Maybe you were expecting it – maybe you weren’t. Divorce papers showed up on your doorstep. What now? What happens if you don’t sign them? Our Charlotte family law lawyers explain your options when served divorce papers.
Do you have to sign if you’re served divorce papers?
You do not have to sign divorce papers. However, if you are properly served, the case can proceed even if you do not sign. You must respond and participate in the proceedings if you would like to contest any issues in the divorce.
What happens if you don’t sign divorce papers in North Carolina?
If you don’t sign divorce papers in North Carolina, the court can still issue the divorce. The other spouse must take the extra step to prove that they properly served the papers. There may be a slight delay to complete alternative service under North Carolina court rules. But the divorce can proceed without your signing the papers.
Can you get a divorce in North Carolina if one party refuses to sign?
A North Carolina court may still order a divorce if one party refuses to sign. The only requirements are that the parties live apart for one year, and one of the parties lives in North Carolina for six months. Consent from both parties is not necessary for a divorce.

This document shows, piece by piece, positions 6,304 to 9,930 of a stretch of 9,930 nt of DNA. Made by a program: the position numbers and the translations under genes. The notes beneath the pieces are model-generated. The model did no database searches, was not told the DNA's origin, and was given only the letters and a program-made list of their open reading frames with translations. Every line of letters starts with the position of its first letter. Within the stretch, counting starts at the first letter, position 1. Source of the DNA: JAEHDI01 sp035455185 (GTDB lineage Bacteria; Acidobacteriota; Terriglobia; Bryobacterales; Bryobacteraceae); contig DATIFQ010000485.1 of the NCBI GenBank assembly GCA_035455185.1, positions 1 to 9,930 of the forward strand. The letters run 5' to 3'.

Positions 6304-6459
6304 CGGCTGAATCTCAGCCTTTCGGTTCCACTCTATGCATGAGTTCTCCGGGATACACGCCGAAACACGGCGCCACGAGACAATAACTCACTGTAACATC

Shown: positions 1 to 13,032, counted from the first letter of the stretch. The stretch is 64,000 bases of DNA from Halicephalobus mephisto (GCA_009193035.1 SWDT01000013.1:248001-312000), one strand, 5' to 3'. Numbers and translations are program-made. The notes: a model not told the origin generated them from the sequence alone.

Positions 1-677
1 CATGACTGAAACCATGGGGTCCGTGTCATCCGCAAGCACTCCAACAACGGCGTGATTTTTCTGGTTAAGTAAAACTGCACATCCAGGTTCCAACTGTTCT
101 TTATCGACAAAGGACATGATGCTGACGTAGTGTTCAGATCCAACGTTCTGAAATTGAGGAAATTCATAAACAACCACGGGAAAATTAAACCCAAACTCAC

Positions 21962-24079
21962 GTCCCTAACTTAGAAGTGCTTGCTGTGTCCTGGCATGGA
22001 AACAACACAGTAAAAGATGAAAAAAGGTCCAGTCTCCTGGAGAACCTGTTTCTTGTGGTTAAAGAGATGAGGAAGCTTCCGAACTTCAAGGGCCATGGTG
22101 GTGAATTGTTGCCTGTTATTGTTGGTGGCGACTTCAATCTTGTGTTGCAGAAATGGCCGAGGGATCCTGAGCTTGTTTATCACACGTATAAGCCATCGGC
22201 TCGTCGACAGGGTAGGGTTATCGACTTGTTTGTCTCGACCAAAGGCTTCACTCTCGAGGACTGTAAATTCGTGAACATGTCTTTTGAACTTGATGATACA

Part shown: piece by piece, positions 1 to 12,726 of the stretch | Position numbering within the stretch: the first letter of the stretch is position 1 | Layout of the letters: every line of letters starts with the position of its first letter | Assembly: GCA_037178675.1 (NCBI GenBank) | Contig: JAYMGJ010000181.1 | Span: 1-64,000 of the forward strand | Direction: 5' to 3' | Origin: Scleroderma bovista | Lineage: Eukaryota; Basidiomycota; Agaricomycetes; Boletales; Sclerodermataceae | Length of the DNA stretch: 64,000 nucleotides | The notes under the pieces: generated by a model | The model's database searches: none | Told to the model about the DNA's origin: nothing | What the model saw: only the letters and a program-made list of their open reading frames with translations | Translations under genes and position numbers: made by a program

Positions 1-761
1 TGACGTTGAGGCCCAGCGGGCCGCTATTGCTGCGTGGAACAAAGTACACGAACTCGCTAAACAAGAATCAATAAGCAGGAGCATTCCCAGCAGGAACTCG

When a Spouse Refuses to Sign Divorce Papers in North Carolina
A divorce begins when one party files a complaint and the other paperwork in the appropriate court. The next step is serving the other spouse with the papers. North Carolina courts have specific rules for how service can be made. The most common way is asking the local sheriff’s office to complete service. There is a small fee.
If the sheriff is unable to complete service, service by registered or certified mail is the option. A private delivery service like FedEx or UPS can also service the documents. Of course, this requires a signature confirmation from the recipient spouse.
Sometimes, the spouse knows what’s about to happen when they see the delivery driver pull up. They may refuse to sign. The person may think that they can stop the other spouse from getting a divorce. They may want to make it difficult. They may also want to send a message that they don’t want to get divorced.